• + 1
 What are your thoughts on naked bike riding?
  • + 1
 it's lonely at the top
  • + 1
 When was the last time you went sh1tty fishing?
  • + 3
 S-hity f1shyng was a one time, and life altering experience
  • + 1
 What is one lens you never leave home without for MTB shooting?
  • + 2
 17-35 f2.8. Wide, fast, sharp. Mandatory for a nikon shooter (or, others shoot 14-24 but that thing is a boat anchor)
  • + 1
 What's the most challenging project you had been working on so far?
  • + 2
 The Eclipse movie (above) will stand as the most difficult. The day before the eclipse I was so stressed, nervous, and convinced I would fail, that I swore off photography. But, we (I) got super lucky, the stars literally aligned, and it was a lifetime highlight. I really love doing those kinds of hard projects, where you feel like you can actually fail. Real failure isn't something we don't frequently get to face, we have safety nets everywhere (emotionally, physically, socially). And, I love finding places where I'm trying something difficult enough, where you're vulnerable to failure.
  • + 2
 Who pays you to shoot?
  • + 4
 I've worked for: Bike, Decline, Freehub, many european magazines, Whistler Blackcomb, Sombrio, Chromag, Destination BC, Dissent, Evoc, Bern, Kona, Yeti.... it goes on
  • + 1
 What was your main breaking point that got you a career in what you do?
  • + 3
 We like to think of 'breakthrough' as the biggest step in many people's careers, but I think of them more as milestones that come with constant effort, instead of singular summits or accidental moments of success.
The breakthrough/milestones that I think of: Skiing photography slideshow competition in 2011, that proceeded other bigger successes or competitions that came later.
But, even before that competition in Banff, it took years of effort and little successes of published photos and personal connections to allow opportunities that came later.
  • + 1
 Slippery Salmon or Smegma?
  • + 2
 Slippery salmon has won several crankworx events for Semenuk.
  • + 1
 Do you miss your SLC friends??? Because we miss you!
  • + 4
 Does the pope wear a cool hat? Does a bear poop in the woods?
Come for some high performance mountain cycling up here with us snowmexicans!
  • + 1
 Away from mountain sports, what is your favourite subject to shoot?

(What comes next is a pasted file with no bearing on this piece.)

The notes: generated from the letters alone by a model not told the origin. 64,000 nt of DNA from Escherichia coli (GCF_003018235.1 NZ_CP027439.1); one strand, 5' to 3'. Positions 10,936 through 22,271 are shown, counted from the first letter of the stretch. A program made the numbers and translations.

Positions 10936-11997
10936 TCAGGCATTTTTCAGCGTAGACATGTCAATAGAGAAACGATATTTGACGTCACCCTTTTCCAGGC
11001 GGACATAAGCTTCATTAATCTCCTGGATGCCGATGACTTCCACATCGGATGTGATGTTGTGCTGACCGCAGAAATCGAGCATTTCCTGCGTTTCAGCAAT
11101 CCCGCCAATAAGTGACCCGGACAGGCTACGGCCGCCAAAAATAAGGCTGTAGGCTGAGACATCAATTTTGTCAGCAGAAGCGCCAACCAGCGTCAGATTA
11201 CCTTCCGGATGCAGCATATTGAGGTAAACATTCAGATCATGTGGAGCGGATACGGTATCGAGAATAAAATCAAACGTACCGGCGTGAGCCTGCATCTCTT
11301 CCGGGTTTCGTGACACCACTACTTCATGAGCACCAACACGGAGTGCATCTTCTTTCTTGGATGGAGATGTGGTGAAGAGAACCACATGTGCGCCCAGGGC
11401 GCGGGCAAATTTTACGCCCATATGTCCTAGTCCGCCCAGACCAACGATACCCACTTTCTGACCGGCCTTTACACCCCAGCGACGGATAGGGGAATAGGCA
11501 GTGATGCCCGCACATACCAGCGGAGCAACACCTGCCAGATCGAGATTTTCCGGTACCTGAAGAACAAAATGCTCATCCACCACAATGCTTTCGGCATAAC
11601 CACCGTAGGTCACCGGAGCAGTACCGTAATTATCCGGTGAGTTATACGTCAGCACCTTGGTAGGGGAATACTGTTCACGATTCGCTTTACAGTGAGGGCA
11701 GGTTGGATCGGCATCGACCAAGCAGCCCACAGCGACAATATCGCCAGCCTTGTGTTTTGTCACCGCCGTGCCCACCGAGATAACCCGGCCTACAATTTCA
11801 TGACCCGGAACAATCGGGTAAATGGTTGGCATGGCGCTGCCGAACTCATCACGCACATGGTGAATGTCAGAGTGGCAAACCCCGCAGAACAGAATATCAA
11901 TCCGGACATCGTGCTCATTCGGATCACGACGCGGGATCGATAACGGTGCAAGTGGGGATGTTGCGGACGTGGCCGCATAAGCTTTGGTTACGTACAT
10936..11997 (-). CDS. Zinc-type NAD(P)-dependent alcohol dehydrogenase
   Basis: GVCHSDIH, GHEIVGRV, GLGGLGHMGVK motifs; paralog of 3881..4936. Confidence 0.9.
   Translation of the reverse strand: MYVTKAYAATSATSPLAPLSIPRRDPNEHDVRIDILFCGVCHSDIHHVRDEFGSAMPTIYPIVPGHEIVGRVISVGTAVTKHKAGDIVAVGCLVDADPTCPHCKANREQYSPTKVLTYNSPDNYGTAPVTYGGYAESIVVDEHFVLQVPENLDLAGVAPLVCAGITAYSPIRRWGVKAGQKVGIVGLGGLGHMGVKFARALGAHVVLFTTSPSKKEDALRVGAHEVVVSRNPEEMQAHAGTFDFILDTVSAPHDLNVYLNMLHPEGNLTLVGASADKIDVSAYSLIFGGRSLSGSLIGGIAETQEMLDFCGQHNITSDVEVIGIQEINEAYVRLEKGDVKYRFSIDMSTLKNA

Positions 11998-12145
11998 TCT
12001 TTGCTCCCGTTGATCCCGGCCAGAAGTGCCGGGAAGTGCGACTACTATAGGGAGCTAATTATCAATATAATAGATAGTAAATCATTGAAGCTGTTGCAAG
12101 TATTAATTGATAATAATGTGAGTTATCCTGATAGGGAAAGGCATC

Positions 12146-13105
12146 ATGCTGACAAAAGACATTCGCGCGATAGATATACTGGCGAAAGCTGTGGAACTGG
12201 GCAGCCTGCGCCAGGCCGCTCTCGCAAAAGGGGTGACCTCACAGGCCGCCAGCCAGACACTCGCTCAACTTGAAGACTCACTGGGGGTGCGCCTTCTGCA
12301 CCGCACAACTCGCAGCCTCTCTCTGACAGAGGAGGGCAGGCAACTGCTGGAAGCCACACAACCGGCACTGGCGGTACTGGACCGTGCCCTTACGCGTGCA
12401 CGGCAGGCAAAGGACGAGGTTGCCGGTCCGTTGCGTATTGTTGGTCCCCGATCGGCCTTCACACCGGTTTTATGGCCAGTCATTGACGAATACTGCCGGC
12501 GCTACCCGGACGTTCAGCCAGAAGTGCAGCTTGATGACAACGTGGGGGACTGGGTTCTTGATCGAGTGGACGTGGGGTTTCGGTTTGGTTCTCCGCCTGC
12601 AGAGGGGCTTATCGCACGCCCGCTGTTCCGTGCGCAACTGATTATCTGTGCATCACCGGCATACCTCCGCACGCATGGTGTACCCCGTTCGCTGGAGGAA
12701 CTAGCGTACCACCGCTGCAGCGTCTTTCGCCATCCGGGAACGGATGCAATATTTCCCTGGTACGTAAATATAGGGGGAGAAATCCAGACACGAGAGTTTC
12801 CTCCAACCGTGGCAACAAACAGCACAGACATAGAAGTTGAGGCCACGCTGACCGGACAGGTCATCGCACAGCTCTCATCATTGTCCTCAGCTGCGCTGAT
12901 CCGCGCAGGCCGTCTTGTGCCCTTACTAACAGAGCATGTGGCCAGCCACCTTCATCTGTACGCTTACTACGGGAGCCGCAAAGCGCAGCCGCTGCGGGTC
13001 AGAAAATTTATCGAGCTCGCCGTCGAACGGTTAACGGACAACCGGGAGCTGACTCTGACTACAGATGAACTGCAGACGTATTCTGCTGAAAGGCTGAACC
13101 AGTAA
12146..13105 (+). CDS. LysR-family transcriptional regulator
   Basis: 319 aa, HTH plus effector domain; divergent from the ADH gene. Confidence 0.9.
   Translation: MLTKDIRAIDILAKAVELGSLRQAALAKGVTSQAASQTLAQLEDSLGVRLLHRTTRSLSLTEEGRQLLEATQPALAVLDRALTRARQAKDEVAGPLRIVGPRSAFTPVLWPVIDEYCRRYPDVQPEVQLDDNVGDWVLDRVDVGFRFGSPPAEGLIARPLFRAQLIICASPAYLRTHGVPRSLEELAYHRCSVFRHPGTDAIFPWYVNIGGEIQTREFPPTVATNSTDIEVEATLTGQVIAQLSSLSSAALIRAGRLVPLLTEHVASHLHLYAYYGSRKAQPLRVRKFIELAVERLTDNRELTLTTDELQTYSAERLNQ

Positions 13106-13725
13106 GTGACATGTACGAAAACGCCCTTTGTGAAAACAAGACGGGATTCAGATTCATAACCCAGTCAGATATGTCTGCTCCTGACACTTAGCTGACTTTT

• + 3
 That's hard, cause it's almost everything I shoot, and it includes shooting landscapes and portraiture. I think I'd say portraiture though, I rarely do it, but it's such a massive and difficult challenge to capture humans!
  • + 1
 what lenses do you use most & least for each of MTB and Skiing?
  • + 2
 skiing: 11-24 sigma, 70-200 f4. (also at other times use 17-35, 24 tilt, 50mm, or 200-500)
MTB 17-35 2.8, 70-200 2.8 (when shooting in the woods and it's dark) also use the above lenses on rotation
  • + 1
 does anyone ever sit down when they are pedalling their bikes?
  • + 2
 haha i think so now, but it's simply not that dramatic or exciting in an image.
  • + 1
 How much pocket bacon do you carry while riding your bike?
  • + 2
 5-7 standard bacon units, however it's very dependent on length of day, and the army assembled.
  • + 1
 You have a gift son Smile
  • + 1
 RAW or JPEG?
  • + 4
 RAW. editing is part of photography, and a JPG doesn't have enough information to use.
  • + 1
 @ReubenKrabbe: Just testing ya Smile

Have you noticed a general lack of respect for photography in action sports in terms of what people are willing to pay for? Have your rates been reduced / budget tightened with the "digital / selfie revolution"?

Do you have to hustle harder now to make a decent living off your craft?
  • + 2
 @Dustfarter: I haven't been around the industry for long enough to comment on the prices and trends. I think that digital made photographers have to work harder on client education and rates than the effect of social-selfie revolution.

Large companies will never stop hiring professionals to create imagery and media. They understand that creation is work, and that people should be compensated for the work that helps a company succeed. You see more rights infringement, or rate negotiation with companies or people who are trying to make smaller budgets go further. So, both sides will always exist.
  • + 0
 Alex wants you to come to newfoundland.
  • + 3
 oh jeeze! I also wouldn't mind, I've never been Maritimed! all in good time!

Post a Comment



You must login to Pinkbike.
Don't have an account? Sign up

Join Pinkbike  Login
Copyright © 2000 - 2017. Pinkbike.com. All rights reserved.
dv65 0.108179
Mobile Version of Website